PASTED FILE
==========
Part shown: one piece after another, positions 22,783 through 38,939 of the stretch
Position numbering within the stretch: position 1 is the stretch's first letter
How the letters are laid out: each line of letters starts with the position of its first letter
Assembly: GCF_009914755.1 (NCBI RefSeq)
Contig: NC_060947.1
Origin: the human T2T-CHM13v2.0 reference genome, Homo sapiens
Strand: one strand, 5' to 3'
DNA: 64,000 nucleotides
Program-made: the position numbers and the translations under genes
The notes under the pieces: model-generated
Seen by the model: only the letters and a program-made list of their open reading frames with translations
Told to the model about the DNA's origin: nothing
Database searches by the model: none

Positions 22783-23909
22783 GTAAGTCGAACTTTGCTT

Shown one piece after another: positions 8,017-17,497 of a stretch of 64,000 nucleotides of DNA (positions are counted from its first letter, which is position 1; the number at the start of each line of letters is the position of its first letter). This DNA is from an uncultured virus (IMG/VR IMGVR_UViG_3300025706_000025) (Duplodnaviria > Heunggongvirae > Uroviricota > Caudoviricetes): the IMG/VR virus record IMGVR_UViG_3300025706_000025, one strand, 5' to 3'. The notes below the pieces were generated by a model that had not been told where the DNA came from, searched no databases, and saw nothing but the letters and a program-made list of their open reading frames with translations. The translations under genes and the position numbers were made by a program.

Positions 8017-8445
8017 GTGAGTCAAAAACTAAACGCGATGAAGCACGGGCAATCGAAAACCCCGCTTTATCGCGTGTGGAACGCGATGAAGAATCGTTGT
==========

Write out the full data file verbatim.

Part shown: one piece after another, positions 22,783 through 38,939 of the stretch
Position numbering within the stretch: position 1 is the stretch's first letter
How the letters are laid out: each line of letters starts with the position of its first letter
Assembly: GCF_009914755.1 (NCBI RefSeq)
Contig: NC_060947.1
Origin: the human T2T-CHM13v2.0 reference genome, Homo sapiens
Strand: one strand, 5' to 3'
DNA: 64,000 nucleotides
Program-made: the position numbers and the translations under genes
The notes under the pieces: model-generated
Seen by the model: only the letters and a program-made list of their open reading frames with translations
Told to the model about the DNA's origin: nothing
Database searches by the model: none

Positions 22783-23909
22783 GTAAGTCGAACTTTGCTT

Shown one piece after another: positions 8,017-17,497 of a stretch of 64,000 nucleotides of DNA (positions are counted from its first letter, which is position 1; the number at the start of each line of letters is the position of its first letter). This DNA is from an uncultured virus (IMG/VR IMGVR_UViG_3300025706_000025) (Duplodnaviria > Heunggongvirae > Uroviricota > Caudoviricetes): the IMG/VR virus record IMGVR_UViG_3300025706_000025, one strand, 5' to 3'. The notes below the pieces were generated by a model that had not been told where the DNA came from, searched no databases, and saw nothing but the letters and a program-made list of their open reading frames with translations. The translations under genes and the position numbers were made by a program.

Positions 8017-8445
8017 GTGAGTCAAAAACTAAACGCGATGAAGCACGGGCAATCGAAAACCCCGCTTTATCGCGTGTGGAACGCGATGAAGAATCGTTGT